When people refer to the ‘old boys network’, they usually think of gatherings in boardrooms, country clubs, and the like. But there is a weird variation of it that is less well known and that is the Bohemian Club that takes place for two weeks annually at a place called the Bohemian Grove. A sociological study of the club suggests that at these gatherings very little plotting and scheming takes place. In fact, such things are actively discouraged. What is encouraged is drinking and playfulness bordering on the downright gross and ridiculous. What that does is build social cohesion among the movers and shakers in society, because when men (and it is open only to men) let their hair down and act silly in a group, it apparently creates bonds among them.
The Bohemian Grove is a 2,700-acre virgin redwood grove in Northern California, 75 miles north of San Francisco (map), where the rich, the powerful, and their entourage visit with each other during the last two weeks of July while camping out in cabins and tents.
It’s an Elks Club for the rich; a fraternity party in the woods; a boy scout camp for old guys, complete with an initiation ceremony and a totem animal, the owl. It’s owned by the Bohemian Club, which was founded in San Francisco in 1872. The Bohemians started going on their little retreat shortly after the club was founded; it became big-time by the 1880s, and it continues today.
However, it is not a place of power. It’s a place where the powerful relax, enjoy each other’s company, and get to know some of the artists, entertainers, and professors who are included to give the occasion a thin veneer of cultural and intellectual pretension. Despite the suspicions of many on the Right, and a few on the Left, it is not a secret meeting place to plot, plan, or conspire. The most important decisions typically happen just where we might expect: in the boardrooms of corporations and foundations, at the White House, and in the backrooms of Congress. Yes, as I show later, some wanna-be and has-been Republican politicians sometimes visit the Bohemian Grove, including future and former presidents of the United States, but they are there to demonstrate what wonderful human beings they are, to cultivate potential financial backers, or to brag about their past exploits.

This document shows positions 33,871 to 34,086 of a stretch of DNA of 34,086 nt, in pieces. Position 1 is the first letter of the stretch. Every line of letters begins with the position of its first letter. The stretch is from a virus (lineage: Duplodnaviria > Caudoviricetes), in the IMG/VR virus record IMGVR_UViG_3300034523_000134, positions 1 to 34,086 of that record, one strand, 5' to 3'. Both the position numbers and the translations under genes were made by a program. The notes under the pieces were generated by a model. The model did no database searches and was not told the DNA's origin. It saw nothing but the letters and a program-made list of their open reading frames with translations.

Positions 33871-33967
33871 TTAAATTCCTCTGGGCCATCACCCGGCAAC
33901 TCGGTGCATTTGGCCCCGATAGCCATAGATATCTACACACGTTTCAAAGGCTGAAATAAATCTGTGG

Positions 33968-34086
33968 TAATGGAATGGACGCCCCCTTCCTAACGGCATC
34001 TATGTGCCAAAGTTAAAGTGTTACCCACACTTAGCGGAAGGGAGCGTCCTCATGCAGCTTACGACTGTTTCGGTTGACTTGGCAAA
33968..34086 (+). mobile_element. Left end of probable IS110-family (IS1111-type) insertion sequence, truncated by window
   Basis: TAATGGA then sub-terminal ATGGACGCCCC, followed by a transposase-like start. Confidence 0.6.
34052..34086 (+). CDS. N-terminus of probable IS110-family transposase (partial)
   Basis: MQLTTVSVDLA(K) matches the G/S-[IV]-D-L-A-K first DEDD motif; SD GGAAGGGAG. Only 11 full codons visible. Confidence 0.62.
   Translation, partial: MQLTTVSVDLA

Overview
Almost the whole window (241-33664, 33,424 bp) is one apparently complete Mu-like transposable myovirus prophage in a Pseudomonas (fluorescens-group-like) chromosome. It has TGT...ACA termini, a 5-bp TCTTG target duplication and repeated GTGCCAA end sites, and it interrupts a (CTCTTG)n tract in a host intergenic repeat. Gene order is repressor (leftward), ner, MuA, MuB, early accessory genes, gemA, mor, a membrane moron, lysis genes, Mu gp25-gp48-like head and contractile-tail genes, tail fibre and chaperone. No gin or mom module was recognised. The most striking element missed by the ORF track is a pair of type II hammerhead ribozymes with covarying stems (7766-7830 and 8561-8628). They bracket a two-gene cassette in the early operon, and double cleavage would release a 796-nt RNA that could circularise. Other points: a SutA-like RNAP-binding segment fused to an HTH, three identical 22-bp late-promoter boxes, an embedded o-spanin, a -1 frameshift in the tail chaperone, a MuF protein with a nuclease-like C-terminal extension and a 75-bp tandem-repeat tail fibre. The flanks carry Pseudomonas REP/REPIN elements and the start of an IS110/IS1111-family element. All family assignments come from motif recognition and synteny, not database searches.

The secretive club requires workers to staff it and from time to time some of them report on what happens there. Some of them are reporters who used this avenue to infiltrate the place while others are young people who actually needed the summer job and later wrote about what they saw. Sophie Weiner belongs in the latter category and her description of her experience makes for interesting reading.
For Bohemian Club members and their guests, the Grove is a place where they can be themselves, fraternize drunkenly, pee on trees and otherwise engage in behavior that doesn’t usually fly for people of their stature in the regular world.
A boy’s club since the beginning, the Club barred women from even working for the organization until a lawsuit in 1978 went to the California Supreme Court, where its employment practices were judged discriminatory. By the time I made my way to the Grove in 2009, the summer after my freshman year in college, this was ancient history, but my employment options were still limited to valet parking and the Dining Circle, a charming clearing surrounded by old growth redwood trees and filled with enough picnic tables for several hundred members. A literal red line on the ground defined the area past which females were not allowed. More lucrative jobs, such as maintenance and employee driving, were beyond that line.
Because of the limitations on women’s movement in the camp, employees who worked in the Dining Circle were shuttled through the camp to our workplaces. After making it down a twisty driveway, past the security gates into a huge dusty parking lot, we’d line up to be carted in packed vans, 15 at a time, up an internal dirt road. If you got there late, a line would form and you could look forward to an unpaid forty minutes or so of waiting time.
My high school friends, with our pimply faces and food service frustrations, didn’t even register on the power scale at work in this space, and likely never will. Ultimately, the reason there’s no real vetting process for Grove employees is that nothing happening there that is all that damning—if you accept that the world is a capitalist hegemony controlled by old white men who can piss wherever they want.
She provides a telling anecdote told her by a co-worker that reveals once again the sense of entitlement of the Bush family.
Devon, remembered a night when she had to break it to the ex-Republican presidential candidate that she couldn’t get him a milkshake. “The pastry chefs are busy making dessert for everyone, so there are rules about when you can order milkshakes,” she said. “One night, Jeb Bush is there, and he flags me down and asks for a milkshake. I give him my spiel about why you can’t get a milkshake before 8 pm. He’s like, ‘No, I really want a milkshake.’ I’m like, ‘I’m sorry, sir, I can’t get you one.’ So he asks to speak to my manager.” Like his presidential campaign, Bush’s milkshake confrontation would end in defeat. “So I find a manager and tell him what’s going on. He goes back over to the table and tells him basically the same thing I did,” Devon says. “Jeb Bush gets kind of angry. He says something like, ‘Do you know who I am?!’ My manager bends down and says, ‘Yes, sir, I know who you are. But the milkshake rule still applies to you.’”
Remember the rule: However nice a person is to you, if they are not nice to the wait staff, they are not nice people.